# 4.02 Homotopy extension property (HEP)

## Video

Below the video you will find accompanying notes and some pre-class questions.

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**4.01 CW complexes**. - Next video:
**4.03 CW complexes and the HEP**. - Index of all lectures.

## Notes

*(0.00)* In this section, we will introduce the homotopy extension
property, a useful tool for proving that different spaces are homotopy
equivalent. For example, you can use it to prove that the θ-graph
and the figure 8 are homotopic ``just by squishing the middle bar of
the θ to a point'' (see image below), or the a sphere with a
1-cell attached (joining the North and South poles) is homotopy
equivalent to a pinched torus ``just by squishing the 1-cell to the
pinch point''.

### Homotopy extension property

*(0.58)* Given a space \(X\) and a subspace \(A\), we say that the
pair \((X,A)\) has the homotopy extension property (HEP) if, for
every continuous map \(F\colon X\to Y\) and every homotopy \(h\colon
A\times[0,1]\to Y\) with \(h(x,0)=F(x)\) there exists a homotopy
\(H\colon X\times[0,1]\to Y\) such that \(H(x,0)=F(x)\) and
\(H|_{A\times[0,1]}=h\).

*(2.44)* More colloquially, homotopies of functions defined on \(A\)
extend to homotopies of functions defined on \(X\) (for given initial
data).

*(3.29)* If \((X,A)\) has the HEP and \(A\) is contractible, then
\(X\simeq X/A\), where \(X/A\) denotes the quotient space in which
\(A\) is crushed to a single point.

*(4.40)* To prove that \(X\simeq X/A\), we need to find continuous
maps \(q\colon X\to X/A\) and \(g\colon X/A\to X\) such that
\(g\circ q\simeq id_X\) and \(q\circ g\simeq id_{X/A}\). The map
\(q\colon X\to X/A\) will be the quotient map.

*(5.20)* **Constructing the map \(g\colon X/A\to X\).** The subspace
\(A\) is contractible, so there exists a point \(a\in A\) and a
homotopy \(h_t\colon A\to A\) such that \(h_0=id_A\) and
\(h_1(x)=a\) for all \(x\in A\). Since \(A\subset X\), we can think
of this as a homotopy \(h_t\colon A\to X\).

*(6.14)* Using the HEP for the pair \((X,A)\), we get a homotopy
\(H_t\colon X\to X\) such that \(H_0=id_X\) and
\((H_t)|_{A}=h_t\). At \(t=1\), \(h_1(A)=\{a\}\) and
\((H_1)|_A=h_1\), so \(H_1(A)=\{a\}\). Therefore \(H_1=g\circ q\)
for some continuous map \(g\colon X/A\to X\) (in other words,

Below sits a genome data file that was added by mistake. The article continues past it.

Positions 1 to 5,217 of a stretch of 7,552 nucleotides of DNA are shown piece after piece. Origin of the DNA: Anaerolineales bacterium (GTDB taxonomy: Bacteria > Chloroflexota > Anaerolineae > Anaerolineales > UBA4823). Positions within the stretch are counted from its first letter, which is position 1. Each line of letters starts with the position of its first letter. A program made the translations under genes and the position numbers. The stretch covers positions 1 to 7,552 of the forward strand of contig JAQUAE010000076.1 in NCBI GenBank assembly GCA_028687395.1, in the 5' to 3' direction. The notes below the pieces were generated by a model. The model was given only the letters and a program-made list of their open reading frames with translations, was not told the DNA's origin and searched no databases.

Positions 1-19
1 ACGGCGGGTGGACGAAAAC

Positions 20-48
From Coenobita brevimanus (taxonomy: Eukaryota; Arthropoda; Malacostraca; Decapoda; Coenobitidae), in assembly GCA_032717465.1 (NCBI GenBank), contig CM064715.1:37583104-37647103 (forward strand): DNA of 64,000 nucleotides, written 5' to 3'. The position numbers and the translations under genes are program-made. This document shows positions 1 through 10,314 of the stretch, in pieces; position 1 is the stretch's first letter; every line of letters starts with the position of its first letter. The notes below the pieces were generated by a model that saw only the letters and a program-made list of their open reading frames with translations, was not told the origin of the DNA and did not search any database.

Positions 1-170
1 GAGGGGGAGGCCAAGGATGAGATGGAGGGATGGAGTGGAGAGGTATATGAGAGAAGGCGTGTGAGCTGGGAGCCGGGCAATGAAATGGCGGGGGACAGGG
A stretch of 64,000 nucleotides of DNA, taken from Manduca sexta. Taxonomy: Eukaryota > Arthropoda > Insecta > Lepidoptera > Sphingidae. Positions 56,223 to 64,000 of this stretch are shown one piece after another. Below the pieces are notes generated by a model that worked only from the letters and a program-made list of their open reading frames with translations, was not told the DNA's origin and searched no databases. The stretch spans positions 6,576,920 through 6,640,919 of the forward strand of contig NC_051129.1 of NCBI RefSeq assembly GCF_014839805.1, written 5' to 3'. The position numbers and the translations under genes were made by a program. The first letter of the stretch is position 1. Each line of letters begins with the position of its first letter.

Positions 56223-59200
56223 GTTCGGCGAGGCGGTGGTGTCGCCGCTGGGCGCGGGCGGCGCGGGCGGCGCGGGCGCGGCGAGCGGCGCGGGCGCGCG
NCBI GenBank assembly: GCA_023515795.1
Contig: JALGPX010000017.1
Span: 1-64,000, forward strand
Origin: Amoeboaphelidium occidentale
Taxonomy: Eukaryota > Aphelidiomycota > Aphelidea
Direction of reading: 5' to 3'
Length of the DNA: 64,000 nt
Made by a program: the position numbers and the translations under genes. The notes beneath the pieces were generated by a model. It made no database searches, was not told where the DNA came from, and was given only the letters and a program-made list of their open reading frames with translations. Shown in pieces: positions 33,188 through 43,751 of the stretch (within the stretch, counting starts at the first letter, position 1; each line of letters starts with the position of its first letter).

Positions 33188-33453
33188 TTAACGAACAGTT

\(H_1\) descends to the quotient).

*(7.57)* The fact that \(g\) is continuous follows from this section
on continuous maps out of a quotient space (continuous maps from
\(X/\sim\to Y\) are just continuous maps \(X\to Y\) which descend to
the quotient). This map \(g\) is going to be our homotopy inverse
for \(q\).

*(8.20)* **The map \(g\) is a homotopy inverse for \(q\).** We need to
prove:

*(9.00)*\(g\circ q\simeq id_X\): This holds because \(g\circ q=H_1\simeq H_0=id_X\).*(9.22)*\(q\circ g\simeq id_{X/A}\): Since \((H_t)|_{A}=h_t\), the homotopy \(q\circ H_t\colon X\to X/A\) has the property that \((q\circ H_t)(A)\subset q(h_t(A))\subset q(A)\). Since \(q(A)\) is a single point, this implies that \(q\circ H_t\) factors as \(\bar{H}_t\circ q\) for some continuous map \(\bar{H}_t\colon X/A\to X/A\) (again, using our results on continuous maps out of a quotient space).*(11.22)*We have \(\bar{H}_0=id_{X/A}\) since \(H_0=id_X\). We want to show that \(\bar{H}_1=q\circ g\). We first notice that \[\bar{H}_1\circ q=q\circ H_1=q\circ (g\circ q)=(q\circ g)\circ q,\] which implies \(\bar{H}_1=q\circ g\) if we can cancel the extra \(q\)s on each side of the equation.*(12.34)*We can cancel the \(q\)s because \(q\) is surjective (it's a quotient map) and surjective maps have right-inverses (so can be cancelled from the right).

*(14.05)* We will see in the next video that if \(X\) is a CW complex
and \(A\) is a closed subcomplex then \((X,A)\) has the HEP.

## Pre-class questions

- Assuming that you can use the HEP with impunity, which of the following spaces are homotopy equivalent to one another?

## Navigation

- Previous video:
**4.01 CW complexes**. - Next video:
**4.03 CW complexes and the HEP**. - Index of all lectures.